Skills Shortage visa: The 3 big changes that matter for employers and employees

Australia is set to implement long-awaited changes to its skilled migration system which will see benefits many employers – especially regional employers.

The new rules extend the range of jobs employers can sponsor for permanent residency.

482 visaa changesAll skilled occupation lists, including the Regional Occupation List, will now have access to the Temporary Residence Transition (TRT) stream.

This stream leads to the Employer Nominated Scheme (ENS) 186 visa – a visa granting permanent residency.

The changes also apply to the TRT stream of the Subclass 187 (Regional Sponsored Migration Scheme) visa (Subclass 187 visa).

This addresses a long-standing concern identified in a recent government review—the lack of clear pathways to permanent residency for temporary skilled workers.

For regional employers the changes offer a more practical way to secure long term staff for hard to fill positions.

The adjustments not only enable better planning but also provide greater certainty for both employers and employees who want to continue to work together.

The changes remove the need for employers and employees to reapply for visas offshore and the associated interruptions and costs this has on business operations.

Another important change involves a reduction in the time required for visa holders to work with the same employer before they pursue the Temporary Resident Transition (TRT) stream to permanent residency.

Until now, sponsored 482 visa holders had to work in their nominated occupation for three years with the same employer before qualifying for the Temporary Transition (TRT) stream. The impending changes will cut this qualifying period to two years, expediting the journey to permanent residency for the qualifying 482 visa holders.

Qualifying for a permanent visa under Temporary Residence Transition stream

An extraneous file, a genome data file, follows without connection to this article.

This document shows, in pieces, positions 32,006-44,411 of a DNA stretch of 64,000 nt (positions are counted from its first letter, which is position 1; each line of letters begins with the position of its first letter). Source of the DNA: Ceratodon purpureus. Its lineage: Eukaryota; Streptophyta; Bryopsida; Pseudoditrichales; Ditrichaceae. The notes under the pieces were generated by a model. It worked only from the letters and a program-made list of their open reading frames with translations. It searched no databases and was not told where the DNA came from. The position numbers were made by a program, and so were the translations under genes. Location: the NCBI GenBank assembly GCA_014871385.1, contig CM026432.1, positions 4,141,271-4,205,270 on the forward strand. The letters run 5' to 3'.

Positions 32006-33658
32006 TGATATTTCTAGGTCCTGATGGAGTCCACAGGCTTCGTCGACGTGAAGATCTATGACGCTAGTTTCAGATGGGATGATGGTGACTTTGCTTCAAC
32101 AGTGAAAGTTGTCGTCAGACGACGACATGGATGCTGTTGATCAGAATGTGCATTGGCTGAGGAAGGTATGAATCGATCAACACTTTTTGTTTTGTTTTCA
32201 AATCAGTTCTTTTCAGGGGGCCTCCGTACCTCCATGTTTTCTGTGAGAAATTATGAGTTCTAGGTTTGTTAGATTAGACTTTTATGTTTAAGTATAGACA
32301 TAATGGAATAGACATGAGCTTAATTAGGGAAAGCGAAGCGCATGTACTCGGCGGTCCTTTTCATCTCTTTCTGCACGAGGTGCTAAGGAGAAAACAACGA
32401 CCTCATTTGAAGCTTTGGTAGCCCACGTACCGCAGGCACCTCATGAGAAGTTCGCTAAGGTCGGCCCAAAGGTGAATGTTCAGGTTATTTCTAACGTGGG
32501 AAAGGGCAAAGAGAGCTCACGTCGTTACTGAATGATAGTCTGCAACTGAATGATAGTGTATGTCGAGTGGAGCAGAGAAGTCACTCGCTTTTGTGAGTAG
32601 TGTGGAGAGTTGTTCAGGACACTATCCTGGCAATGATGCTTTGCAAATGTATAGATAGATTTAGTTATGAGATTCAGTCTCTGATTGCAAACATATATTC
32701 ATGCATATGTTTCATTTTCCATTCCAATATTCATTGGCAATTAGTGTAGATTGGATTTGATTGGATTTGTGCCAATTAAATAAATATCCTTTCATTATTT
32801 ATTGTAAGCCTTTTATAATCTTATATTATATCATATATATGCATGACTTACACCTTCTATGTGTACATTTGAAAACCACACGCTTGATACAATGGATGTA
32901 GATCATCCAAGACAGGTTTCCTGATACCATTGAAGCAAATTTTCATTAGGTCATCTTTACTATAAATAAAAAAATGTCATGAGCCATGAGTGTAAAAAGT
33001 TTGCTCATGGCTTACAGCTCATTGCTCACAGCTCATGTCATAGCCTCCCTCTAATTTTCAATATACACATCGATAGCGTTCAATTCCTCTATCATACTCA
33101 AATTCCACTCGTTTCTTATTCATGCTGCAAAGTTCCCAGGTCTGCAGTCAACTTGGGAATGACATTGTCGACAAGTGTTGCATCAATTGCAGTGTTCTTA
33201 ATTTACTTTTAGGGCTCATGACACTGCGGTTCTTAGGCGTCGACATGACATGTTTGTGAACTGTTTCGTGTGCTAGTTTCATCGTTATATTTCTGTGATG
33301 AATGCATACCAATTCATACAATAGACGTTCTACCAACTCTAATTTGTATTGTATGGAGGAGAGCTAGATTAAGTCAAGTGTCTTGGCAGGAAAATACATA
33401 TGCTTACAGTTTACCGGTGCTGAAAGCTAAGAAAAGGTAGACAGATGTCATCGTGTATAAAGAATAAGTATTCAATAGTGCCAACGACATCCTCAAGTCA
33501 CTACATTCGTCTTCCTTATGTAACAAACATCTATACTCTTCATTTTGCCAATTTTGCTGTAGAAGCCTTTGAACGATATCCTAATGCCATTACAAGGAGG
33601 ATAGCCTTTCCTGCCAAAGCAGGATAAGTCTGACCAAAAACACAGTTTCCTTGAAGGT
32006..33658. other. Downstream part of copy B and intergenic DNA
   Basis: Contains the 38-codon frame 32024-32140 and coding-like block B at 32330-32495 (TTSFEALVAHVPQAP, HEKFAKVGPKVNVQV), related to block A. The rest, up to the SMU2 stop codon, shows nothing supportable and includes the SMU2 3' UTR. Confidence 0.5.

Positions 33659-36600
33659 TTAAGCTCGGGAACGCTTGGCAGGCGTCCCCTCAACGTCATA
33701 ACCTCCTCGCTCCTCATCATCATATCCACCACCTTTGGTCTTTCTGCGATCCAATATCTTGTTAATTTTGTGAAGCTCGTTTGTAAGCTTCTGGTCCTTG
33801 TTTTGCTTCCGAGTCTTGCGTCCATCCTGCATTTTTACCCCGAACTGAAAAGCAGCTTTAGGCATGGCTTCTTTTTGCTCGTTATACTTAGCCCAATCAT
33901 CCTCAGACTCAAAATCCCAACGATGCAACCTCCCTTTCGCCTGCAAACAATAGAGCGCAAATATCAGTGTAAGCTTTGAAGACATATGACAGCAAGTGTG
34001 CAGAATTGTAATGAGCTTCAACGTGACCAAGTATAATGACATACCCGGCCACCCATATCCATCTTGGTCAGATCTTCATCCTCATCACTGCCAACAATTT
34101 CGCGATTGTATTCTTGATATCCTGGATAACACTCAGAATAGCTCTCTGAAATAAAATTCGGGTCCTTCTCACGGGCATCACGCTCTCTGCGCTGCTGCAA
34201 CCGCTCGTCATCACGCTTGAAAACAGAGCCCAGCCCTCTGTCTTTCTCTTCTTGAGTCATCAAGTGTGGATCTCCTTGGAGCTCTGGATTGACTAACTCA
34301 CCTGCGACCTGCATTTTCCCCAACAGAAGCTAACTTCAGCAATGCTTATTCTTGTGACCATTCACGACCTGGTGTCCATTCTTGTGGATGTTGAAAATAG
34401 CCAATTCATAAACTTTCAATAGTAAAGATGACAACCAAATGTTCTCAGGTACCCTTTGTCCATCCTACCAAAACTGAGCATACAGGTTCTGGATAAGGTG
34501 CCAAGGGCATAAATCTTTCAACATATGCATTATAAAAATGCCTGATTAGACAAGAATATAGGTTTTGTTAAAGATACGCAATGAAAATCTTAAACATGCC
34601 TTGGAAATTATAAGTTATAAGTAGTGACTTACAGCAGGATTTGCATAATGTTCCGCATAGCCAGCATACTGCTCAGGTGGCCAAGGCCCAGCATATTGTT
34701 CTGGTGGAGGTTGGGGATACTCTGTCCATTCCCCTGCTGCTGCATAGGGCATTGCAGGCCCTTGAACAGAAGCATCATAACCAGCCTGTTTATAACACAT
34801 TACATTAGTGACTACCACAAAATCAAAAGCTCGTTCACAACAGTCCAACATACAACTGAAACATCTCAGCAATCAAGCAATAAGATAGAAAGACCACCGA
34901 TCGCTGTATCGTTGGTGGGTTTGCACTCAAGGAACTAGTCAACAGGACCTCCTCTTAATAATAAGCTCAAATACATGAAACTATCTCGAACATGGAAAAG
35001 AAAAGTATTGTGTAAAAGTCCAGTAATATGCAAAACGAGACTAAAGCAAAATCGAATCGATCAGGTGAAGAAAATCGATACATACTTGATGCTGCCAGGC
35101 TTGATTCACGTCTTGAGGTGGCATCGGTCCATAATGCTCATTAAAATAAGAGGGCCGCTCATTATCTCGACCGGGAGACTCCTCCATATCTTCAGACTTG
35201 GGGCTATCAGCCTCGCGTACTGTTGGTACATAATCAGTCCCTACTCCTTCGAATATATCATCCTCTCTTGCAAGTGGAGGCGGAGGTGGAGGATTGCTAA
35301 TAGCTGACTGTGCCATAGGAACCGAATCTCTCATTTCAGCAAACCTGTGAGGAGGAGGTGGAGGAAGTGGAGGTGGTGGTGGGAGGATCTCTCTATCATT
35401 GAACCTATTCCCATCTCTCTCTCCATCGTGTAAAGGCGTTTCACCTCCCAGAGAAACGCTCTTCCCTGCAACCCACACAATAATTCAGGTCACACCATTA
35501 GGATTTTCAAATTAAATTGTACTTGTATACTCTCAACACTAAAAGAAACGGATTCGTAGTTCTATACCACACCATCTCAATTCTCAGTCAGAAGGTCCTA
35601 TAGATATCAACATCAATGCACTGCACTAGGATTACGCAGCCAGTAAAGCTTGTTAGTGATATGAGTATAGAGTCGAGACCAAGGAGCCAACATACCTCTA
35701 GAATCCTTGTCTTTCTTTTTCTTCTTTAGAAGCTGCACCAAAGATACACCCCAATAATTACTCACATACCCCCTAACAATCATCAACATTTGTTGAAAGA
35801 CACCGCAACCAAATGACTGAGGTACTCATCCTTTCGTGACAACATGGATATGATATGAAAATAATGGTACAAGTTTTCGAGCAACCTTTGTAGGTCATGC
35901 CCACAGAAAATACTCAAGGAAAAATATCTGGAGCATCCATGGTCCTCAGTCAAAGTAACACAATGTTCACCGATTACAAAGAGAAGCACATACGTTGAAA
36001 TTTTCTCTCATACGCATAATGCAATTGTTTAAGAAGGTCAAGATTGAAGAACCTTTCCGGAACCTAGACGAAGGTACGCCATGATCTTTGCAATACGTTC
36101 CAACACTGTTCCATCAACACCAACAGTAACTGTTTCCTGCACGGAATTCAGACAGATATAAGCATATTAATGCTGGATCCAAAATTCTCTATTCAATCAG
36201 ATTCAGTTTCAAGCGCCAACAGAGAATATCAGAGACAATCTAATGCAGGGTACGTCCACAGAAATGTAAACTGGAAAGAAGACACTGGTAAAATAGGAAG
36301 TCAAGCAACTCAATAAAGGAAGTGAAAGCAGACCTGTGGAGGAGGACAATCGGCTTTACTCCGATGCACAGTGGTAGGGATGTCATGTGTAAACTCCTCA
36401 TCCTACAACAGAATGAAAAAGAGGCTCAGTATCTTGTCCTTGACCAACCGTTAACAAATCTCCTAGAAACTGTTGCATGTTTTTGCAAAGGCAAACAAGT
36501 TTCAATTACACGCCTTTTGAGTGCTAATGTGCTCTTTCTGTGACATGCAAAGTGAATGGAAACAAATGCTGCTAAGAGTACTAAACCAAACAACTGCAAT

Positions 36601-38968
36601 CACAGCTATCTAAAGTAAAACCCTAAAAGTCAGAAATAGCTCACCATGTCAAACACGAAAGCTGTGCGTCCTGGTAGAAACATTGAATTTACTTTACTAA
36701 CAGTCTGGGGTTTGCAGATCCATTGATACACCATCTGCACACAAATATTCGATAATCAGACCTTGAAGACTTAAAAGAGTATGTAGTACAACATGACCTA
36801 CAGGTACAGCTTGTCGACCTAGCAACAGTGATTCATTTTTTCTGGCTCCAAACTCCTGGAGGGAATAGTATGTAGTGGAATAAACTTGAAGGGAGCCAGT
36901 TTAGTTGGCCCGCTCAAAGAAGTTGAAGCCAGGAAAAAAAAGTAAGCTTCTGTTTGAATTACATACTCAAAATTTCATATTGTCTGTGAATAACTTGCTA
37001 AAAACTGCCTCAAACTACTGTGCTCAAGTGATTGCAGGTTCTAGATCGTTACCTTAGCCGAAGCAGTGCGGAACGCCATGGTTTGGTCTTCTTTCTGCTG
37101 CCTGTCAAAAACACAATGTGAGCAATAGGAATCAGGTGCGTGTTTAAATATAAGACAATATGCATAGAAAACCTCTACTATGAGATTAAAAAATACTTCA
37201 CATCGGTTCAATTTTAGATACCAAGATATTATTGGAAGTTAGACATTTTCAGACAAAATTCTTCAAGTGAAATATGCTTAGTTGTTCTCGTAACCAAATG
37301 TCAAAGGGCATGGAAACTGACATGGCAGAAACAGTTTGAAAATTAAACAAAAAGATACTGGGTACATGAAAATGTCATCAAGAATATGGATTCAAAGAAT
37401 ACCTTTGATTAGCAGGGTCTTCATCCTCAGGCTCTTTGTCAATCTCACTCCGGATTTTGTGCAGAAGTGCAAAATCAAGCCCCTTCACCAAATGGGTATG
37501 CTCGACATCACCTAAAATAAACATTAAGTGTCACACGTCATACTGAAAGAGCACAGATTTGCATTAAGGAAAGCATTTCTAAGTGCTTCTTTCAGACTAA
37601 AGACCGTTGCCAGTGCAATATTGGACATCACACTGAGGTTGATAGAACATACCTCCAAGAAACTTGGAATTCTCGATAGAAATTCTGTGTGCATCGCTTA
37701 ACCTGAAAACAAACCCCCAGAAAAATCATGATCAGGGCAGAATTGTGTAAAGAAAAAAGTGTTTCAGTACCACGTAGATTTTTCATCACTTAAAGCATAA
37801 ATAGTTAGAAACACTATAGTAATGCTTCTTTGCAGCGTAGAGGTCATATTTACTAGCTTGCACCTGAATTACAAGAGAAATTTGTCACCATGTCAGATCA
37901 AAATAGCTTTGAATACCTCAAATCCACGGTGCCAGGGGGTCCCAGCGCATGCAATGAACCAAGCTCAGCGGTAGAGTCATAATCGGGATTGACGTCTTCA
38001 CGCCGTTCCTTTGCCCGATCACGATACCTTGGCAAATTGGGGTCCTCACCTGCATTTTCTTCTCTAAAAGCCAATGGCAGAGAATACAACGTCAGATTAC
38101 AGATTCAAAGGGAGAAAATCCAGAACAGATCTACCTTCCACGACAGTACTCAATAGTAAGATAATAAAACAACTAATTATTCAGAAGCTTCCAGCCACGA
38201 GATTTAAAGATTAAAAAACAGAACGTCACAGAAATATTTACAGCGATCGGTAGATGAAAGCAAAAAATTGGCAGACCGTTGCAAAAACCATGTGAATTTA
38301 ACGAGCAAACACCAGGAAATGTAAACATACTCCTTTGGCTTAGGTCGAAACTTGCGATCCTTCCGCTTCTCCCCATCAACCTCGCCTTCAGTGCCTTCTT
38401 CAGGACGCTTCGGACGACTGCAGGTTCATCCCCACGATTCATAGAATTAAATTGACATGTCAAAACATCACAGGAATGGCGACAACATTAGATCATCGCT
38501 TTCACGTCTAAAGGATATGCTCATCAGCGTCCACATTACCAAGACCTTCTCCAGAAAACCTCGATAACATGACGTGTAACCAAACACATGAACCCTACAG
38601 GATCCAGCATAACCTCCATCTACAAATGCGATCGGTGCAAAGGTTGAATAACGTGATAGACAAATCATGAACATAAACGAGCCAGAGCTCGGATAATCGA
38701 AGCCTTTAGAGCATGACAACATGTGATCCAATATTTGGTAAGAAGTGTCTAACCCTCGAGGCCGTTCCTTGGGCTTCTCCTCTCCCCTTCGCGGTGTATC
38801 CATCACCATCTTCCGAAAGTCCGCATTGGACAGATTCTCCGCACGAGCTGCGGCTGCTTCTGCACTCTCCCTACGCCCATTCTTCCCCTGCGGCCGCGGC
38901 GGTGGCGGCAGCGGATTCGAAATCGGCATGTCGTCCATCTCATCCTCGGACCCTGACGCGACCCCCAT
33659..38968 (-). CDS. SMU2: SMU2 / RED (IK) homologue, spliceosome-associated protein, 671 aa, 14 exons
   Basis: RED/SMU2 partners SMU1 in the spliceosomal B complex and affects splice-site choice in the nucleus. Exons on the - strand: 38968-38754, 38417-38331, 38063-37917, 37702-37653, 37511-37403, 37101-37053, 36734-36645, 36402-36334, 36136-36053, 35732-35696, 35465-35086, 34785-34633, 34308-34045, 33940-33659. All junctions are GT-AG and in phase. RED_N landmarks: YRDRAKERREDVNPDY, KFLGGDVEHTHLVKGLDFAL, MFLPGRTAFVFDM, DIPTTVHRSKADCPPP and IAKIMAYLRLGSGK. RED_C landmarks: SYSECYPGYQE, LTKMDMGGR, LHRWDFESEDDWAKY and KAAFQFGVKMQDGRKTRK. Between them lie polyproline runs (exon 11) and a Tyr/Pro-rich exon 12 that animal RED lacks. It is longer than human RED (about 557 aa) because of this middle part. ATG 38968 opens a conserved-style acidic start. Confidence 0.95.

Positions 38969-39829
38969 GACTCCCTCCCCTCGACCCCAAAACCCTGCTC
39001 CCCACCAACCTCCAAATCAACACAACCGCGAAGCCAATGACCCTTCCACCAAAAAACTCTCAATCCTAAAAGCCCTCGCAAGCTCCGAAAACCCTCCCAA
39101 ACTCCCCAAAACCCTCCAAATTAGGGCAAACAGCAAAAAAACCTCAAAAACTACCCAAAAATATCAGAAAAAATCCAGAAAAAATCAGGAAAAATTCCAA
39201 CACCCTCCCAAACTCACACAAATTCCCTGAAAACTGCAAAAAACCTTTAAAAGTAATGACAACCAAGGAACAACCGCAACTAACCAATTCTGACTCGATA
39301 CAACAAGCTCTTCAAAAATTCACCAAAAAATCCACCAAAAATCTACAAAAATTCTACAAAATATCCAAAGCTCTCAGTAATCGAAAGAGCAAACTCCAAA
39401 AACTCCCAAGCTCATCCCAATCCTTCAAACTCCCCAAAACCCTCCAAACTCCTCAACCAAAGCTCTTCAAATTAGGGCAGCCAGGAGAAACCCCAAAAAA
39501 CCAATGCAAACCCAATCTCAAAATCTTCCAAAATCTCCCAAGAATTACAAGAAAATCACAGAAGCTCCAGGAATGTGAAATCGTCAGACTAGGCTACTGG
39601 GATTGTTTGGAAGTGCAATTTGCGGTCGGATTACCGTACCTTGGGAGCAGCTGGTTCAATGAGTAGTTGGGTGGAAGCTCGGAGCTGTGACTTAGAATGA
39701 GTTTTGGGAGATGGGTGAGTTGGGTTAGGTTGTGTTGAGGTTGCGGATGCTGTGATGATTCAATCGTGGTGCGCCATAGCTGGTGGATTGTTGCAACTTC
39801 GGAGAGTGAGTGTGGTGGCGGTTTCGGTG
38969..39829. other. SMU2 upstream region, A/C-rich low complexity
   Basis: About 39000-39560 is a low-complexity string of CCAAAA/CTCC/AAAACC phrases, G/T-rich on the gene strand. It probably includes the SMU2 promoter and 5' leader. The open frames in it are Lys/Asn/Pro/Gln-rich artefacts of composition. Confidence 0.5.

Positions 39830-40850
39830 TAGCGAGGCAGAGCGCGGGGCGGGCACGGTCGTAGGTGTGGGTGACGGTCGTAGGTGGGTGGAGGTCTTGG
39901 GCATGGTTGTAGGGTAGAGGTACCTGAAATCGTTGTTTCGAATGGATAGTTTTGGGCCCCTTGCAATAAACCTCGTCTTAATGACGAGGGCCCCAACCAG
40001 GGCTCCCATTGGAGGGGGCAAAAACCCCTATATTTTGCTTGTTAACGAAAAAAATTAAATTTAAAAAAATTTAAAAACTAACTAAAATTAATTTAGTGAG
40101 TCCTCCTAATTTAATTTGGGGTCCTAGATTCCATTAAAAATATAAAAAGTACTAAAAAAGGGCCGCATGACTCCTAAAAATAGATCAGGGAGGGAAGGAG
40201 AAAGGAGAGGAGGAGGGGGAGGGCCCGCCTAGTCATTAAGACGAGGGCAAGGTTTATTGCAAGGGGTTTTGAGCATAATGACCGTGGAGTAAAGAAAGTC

To qualify under the Temporary Residence Transition stream now a Subclass 482 holder must:

  • have worked in Australia for a specified period and
  • the most recent sponsoring employer must provide a nomination, and
  • commit to continue employing the person in the relevant position, on a full-time basis, for at least two years.

Background to the 482 visa changes

These changes, scheduled to take effect from 25 November 2023, stem from a comprehensive review of the migration system initiated by the government last year and released in March 2023.Regional Employers

The changes respond to the shortcomings of the Temporary Skill Shortage (482) visa, which, despite its appeal due to streamlined skills eligibility criteria, previously offered limited pathways to permanent residency (PR).

The situation excluded many temporary skilled workers, from agricultural technicians to supply and distribution managers to cooks, whose occupations on the Regional Occupation List or Short Term Skilled Occupation List made them ineligible for a stream that leads to a permanent residency visa.

Why these 482 visa changes matter

The comprehensive review, spearheaded by Dr. Martin Parkinson AC PSM, highlighted critical flaws in the existing migration system. It acknowledged the system’s failure to enable efficient access to workers for businesses and expressed concerns about the potential emergence of a temporary underclass.

The report emphasized the need for clarity in pathways to permanent residence, particularly for those working in Australia on employer-sponsored temporary visas.

The upcoming changes to Australia’s migration system mark a significant step toward fostering a more efficient and inclusive process for both temporary skilled workers and the employers who sponsor them.



About the author: Greg Nicolson is Managing Director of the Australian Business Migration Group. He has been a practicing registered migration agent for 14 years and is an alumni of the International Agriculture Exchange Association.